Totally India-genius. It was not derived from the US, Chinese, Russian or French programs.

AoA! What a kick by the CIA to the UQ H&D! :mrgreen: :rotfl:


from the same link:-

Code: Select all

Q: The Pakistani ambassador went so far as to say that India deceived the United States and that was now evidence in State Department memos. Would you go so far as to say that it was deception?

A: I would certainly say that they had an effective denial activity.

and this eats the cake:

Code: Select all

Q: Do you think with the proper intelligence we could have averted tests this time around too?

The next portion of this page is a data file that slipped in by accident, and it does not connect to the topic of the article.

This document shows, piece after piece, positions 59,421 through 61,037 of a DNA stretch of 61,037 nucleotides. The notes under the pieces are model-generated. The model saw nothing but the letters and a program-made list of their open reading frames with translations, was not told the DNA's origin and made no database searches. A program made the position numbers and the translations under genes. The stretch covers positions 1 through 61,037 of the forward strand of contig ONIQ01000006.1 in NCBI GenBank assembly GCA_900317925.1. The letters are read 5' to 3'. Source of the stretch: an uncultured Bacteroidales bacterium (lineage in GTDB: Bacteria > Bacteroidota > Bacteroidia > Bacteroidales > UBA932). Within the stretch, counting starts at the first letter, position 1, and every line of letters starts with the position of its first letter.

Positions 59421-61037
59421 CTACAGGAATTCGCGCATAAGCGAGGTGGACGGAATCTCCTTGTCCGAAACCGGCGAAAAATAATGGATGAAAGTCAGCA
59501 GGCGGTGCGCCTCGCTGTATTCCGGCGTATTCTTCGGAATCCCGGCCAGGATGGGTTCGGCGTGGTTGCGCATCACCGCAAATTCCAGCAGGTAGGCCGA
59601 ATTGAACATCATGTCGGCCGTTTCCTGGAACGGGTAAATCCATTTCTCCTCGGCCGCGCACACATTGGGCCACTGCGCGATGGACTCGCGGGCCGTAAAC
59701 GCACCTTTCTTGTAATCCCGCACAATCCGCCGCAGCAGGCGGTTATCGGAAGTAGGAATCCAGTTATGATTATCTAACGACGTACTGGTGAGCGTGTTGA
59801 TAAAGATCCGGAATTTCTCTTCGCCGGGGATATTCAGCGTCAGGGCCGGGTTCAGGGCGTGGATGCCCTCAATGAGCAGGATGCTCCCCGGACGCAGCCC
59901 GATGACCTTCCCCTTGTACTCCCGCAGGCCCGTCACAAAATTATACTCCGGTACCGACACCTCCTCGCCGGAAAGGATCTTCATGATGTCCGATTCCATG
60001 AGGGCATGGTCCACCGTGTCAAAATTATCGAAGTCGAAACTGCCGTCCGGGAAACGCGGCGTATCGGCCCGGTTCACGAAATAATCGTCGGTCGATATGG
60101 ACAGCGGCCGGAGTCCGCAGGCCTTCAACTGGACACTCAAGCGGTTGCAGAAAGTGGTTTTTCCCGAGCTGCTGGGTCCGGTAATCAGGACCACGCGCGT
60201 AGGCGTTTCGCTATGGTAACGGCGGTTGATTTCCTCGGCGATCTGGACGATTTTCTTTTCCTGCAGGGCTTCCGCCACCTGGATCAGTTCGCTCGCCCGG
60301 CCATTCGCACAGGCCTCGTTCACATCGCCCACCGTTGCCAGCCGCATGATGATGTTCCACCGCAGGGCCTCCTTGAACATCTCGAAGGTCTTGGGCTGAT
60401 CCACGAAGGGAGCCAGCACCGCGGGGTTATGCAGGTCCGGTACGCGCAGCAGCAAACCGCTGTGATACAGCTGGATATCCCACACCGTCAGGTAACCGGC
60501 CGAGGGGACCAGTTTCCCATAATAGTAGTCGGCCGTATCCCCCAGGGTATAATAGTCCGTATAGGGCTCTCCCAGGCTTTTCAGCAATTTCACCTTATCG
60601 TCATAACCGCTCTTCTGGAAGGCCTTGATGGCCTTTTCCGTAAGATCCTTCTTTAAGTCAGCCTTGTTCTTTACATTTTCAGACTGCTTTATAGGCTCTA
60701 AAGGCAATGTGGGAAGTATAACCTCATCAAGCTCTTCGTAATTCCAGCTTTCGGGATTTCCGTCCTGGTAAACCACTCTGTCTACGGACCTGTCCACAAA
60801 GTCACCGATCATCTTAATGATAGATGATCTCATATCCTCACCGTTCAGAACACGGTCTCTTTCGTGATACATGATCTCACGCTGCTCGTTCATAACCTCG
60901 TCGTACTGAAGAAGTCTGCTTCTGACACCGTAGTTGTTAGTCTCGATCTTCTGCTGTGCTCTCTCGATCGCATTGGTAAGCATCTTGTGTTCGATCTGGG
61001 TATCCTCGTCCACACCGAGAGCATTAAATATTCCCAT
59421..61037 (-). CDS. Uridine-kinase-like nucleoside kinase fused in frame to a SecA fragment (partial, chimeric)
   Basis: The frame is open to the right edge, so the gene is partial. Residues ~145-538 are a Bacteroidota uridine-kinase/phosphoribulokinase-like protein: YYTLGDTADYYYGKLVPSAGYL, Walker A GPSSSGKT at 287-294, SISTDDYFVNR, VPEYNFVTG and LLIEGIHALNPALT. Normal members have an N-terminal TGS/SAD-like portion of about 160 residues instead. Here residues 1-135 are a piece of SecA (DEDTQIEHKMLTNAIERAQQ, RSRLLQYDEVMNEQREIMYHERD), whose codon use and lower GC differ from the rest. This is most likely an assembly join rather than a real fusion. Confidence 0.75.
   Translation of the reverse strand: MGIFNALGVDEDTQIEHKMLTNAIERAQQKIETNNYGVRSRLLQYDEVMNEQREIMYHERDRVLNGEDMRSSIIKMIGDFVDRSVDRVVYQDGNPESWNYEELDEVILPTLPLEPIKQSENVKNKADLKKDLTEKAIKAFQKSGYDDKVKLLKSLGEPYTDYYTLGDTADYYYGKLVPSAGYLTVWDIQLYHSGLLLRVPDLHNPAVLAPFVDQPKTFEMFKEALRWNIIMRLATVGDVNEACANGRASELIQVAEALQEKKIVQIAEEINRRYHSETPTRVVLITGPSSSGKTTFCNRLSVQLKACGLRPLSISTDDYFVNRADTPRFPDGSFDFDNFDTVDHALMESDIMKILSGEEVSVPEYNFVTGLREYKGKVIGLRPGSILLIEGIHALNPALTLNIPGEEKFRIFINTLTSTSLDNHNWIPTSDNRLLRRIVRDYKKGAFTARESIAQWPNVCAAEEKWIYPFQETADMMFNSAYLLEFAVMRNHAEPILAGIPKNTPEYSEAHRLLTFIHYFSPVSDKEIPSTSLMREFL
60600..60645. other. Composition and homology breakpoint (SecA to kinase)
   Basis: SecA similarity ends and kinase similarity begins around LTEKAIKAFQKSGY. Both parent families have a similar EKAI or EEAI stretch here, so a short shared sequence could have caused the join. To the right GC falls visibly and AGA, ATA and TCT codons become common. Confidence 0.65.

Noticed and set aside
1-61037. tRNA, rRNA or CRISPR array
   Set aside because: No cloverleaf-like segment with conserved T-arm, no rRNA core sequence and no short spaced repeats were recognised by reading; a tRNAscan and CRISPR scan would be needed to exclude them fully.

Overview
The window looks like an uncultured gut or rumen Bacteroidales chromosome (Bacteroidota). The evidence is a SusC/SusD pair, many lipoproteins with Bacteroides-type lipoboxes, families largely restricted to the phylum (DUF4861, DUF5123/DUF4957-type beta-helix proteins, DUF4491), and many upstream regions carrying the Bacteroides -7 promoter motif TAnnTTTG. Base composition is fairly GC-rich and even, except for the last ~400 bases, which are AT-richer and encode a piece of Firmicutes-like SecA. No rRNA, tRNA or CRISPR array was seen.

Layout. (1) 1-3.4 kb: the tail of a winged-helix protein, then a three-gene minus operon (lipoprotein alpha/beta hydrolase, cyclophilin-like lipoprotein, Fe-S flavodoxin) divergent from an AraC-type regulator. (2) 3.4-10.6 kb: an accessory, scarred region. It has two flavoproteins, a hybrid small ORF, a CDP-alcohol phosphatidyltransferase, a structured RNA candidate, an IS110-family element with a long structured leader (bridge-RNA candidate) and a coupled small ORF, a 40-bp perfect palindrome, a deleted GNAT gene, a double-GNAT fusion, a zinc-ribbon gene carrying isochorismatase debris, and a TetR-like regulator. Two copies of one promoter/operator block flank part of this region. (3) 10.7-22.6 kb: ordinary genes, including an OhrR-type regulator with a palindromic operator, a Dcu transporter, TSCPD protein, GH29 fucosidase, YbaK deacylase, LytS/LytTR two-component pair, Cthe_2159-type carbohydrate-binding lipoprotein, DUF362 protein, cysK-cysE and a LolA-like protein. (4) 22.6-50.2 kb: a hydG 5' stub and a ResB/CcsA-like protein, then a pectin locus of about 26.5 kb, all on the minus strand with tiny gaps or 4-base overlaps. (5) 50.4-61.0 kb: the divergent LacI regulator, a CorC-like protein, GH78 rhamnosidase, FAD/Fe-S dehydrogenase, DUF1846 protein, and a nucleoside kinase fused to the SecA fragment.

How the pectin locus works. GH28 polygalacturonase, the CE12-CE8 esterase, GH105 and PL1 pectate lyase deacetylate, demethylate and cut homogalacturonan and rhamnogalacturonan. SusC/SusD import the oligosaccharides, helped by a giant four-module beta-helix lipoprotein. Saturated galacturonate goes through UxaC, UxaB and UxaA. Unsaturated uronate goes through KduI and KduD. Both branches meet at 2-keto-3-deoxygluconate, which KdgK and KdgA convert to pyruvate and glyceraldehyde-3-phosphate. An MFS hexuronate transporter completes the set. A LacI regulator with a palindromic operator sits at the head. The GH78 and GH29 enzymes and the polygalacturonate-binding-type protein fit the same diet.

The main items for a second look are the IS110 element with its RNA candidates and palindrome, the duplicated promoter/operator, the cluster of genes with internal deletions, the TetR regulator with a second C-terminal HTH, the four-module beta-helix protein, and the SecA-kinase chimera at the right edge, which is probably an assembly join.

A: Personal opinion, no. I don't think you were to going to turn them around.


and.. what are we waiting for? is there a shift in the shaft place as I suggested.. somewhere near the lagoons of arabian sea.

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Re: Future Nuclear testing: pros and cons-2

Postby Chandi Prasaad » 15 Jun 2008 21:46

Gerard wrote:Admiral Jeremiah's statement confirms Paine and McKinzie's Venn diagram. Note the position of the UQ.

http://www.princeton.edu/~globsec/publi ... 2Paine.pdf

“Does the U.S. Science - Based Stockpile Stewardship Program Pose a Proliferation Threat ?” by Christopher E. Paine and Matthew G. McKinzie, Science and Global Security, 1998, Vol. 7, pp. 151 - 193.